Images of the unusual comet's close approach to the beautiful nebula in our Galaxy were obtained during the project of ESF “Noosfera” on astronomy "Discovery within a Week". The Comet 333P is remarkable as it was discovered as an asteroid in 2007, and was listed among the Near-Earth Asteroids over the next eight years. Meanwhile, the orbit of 2007 VA85 is typical for comets: perihelion near Earth (1.1 astronomical unit from the Sun), aphelion beyond Jupiter (7.3 AU), inclination to the ecliptic plane 132 degree and a period of 8.7 years. Three months before the perihelion passage 2007 VA85 revealed a short tail, and it was "renamed" to a comet P/2007 VA85. The object got the number 333P in the list of periodic comets and the name 333P/LINEAR in honor of the discoverers.
On the night of 30/31 of March, 2016, the comet 333P passed within 13 arc minutes from the center of NGC 1333 nebula located in Perseus constellation, near the border with Aries and Taurus. This beautiful nebula made the news in September, 2015. Siwss amateur astronomers Ch. Rusch, E. Eisenring, and R. Spaeni found that a part of NGC 1333 is changing its shape and brightness due to the varying illumination from two nearby stars of 16th-18th magnitude. On the next day the scientific advisor of "Discovery within a Week" project D. Denisenko found a much brighter variable star in that nebula that changes its brightness from 14m to 17m. Despite such large amplitude of variations, they had remained unnoticed over the decades. This finding shows once again that many remarkable objects in the sky are still waiting to be discovered. NGC 1333 is an example of such "treasure box". And the story of the comet 333P tells us that some asteroids are not what they seem to be.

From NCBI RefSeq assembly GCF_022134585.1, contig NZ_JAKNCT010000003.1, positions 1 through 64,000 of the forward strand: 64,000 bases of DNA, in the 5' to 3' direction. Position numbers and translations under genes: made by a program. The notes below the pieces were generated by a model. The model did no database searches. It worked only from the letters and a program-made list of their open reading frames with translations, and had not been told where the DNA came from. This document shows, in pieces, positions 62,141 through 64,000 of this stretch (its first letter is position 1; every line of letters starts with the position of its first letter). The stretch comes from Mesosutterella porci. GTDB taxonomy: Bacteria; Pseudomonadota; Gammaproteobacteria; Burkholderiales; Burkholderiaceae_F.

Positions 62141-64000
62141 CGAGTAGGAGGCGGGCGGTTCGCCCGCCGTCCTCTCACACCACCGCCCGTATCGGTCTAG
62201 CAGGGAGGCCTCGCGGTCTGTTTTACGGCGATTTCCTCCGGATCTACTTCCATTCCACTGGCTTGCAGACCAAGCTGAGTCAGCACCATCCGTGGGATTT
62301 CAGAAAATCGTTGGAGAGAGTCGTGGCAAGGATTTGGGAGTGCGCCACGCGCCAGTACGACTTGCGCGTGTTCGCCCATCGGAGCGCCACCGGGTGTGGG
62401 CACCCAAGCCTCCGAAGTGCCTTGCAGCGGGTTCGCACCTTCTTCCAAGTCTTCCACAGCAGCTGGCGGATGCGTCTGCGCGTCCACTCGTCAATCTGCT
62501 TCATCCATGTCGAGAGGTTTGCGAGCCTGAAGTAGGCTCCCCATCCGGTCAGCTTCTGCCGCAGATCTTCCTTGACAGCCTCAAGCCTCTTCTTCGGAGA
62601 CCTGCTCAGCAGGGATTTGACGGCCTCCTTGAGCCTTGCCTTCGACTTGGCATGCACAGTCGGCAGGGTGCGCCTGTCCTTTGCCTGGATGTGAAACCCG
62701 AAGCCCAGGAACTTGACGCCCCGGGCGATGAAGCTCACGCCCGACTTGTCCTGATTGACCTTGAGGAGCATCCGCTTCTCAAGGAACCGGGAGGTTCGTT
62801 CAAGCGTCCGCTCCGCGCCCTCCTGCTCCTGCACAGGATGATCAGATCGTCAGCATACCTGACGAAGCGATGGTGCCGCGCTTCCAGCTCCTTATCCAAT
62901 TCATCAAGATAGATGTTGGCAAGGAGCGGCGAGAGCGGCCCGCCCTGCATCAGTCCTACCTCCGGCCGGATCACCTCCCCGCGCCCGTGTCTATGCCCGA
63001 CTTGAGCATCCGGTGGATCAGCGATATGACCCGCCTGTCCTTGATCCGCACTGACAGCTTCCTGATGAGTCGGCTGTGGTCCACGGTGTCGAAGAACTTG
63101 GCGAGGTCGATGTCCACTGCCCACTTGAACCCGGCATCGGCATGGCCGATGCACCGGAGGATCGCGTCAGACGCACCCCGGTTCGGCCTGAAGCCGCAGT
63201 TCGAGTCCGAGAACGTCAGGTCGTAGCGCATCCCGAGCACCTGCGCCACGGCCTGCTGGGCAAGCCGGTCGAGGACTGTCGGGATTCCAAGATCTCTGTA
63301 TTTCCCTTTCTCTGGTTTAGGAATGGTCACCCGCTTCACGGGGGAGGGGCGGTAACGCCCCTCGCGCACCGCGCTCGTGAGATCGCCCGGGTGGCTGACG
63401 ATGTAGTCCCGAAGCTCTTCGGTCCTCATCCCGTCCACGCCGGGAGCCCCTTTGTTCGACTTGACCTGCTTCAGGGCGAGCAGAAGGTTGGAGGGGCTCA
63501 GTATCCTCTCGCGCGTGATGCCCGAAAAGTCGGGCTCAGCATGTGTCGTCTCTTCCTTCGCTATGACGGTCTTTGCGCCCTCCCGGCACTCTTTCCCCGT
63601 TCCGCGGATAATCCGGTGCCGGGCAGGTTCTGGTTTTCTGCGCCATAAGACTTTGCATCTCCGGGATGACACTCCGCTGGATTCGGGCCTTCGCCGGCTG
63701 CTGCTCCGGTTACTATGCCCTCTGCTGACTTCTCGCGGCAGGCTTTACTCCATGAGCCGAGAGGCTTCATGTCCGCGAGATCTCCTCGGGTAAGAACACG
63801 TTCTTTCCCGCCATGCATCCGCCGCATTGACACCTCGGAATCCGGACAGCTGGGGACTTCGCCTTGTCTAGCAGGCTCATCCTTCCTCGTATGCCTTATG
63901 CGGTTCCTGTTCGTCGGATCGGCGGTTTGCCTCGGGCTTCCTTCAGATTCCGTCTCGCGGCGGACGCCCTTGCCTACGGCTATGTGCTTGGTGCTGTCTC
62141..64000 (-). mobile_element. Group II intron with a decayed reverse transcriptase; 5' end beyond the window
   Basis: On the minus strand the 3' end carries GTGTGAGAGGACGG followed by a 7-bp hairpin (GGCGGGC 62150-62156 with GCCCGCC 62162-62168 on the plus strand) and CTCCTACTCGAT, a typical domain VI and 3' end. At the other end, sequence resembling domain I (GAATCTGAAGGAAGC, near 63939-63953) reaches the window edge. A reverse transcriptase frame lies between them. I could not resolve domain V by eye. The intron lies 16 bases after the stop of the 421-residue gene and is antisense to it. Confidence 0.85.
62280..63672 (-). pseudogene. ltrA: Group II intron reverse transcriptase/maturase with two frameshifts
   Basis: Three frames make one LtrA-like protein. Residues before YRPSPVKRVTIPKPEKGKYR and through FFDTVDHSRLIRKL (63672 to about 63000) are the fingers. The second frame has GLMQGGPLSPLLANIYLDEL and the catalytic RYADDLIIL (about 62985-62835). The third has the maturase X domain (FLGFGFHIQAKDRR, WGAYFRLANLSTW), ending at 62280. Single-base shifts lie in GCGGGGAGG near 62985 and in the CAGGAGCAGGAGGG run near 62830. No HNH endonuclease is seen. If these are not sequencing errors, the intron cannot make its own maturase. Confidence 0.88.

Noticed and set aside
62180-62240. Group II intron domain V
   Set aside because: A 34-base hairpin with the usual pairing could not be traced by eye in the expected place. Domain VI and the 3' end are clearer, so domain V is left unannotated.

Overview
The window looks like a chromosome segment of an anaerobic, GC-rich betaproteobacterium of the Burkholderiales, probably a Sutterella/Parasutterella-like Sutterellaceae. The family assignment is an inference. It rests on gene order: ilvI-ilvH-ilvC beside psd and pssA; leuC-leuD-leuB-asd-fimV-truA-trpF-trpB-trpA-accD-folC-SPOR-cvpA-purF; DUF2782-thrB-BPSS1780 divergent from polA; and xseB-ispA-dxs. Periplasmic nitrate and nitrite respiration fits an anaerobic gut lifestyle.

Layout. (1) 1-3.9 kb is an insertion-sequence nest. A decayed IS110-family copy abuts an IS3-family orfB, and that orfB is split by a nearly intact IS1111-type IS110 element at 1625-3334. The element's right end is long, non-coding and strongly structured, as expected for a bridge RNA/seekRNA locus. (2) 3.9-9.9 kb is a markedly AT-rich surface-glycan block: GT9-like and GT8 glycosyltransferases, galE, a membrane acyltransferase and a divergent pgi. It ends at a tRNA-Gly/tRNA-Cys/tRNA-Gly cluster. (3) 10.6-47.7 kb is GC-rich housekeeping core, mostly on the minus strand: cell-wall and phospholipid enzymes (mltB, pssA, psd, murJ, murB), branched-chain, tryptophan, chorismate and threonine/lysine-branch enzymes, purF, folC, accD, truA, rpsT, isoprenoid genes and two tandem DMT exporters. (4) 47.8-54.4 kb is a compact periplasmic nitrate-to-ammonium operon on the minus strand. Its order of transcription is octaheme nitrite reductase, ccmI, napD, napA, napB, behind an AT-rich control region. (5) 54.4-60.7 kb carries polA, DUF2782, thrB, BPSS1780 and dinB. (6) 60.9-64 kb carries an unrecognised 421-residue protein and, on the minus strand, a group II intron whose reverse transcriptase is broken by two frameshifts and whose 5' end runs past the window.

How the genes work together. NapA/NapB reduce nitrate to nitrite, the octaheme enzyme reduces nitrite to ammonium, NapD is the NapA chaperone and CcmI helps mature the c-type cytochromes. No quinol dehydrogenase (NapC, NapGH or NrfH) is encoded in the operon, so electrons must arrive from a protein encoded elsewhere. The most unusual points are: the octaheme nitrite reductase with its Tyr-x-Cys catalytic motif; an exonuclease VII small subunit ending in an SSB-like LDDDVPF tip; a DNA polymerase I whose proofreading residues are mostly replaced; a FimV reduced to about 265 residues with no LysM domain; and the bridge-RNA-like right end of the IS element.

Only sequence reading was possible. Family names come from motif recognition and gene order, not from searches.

The animation shows the motion of the comet 333P (at the bottom right) near NGC 1333 nebula over 20 minutes from 02:32 to 02:52 UT on the 31st of March, 2016. The images were obtained by D. Denisenko using 20-inch (0.51-m) T11 instrument of iTelescope Network in New Mexico. Observations were performed in the extreme conditions at the end of evening twilight. The object was at 48 degrees from the Sun, and the elevation above the horizon was quickly dropping from 33 to 30 degrees. A total of fifteen 60-second exposures were obtained. The first animation is a combination of 3 images aligned by the stars, the second one – the result of co-adding 7 images with tracking the motion of the comet. The colored picture is a comparison of NGC 1333 nebula in visual and infrared bands (digitized Palomar sky survey and 2MASS project, respectively).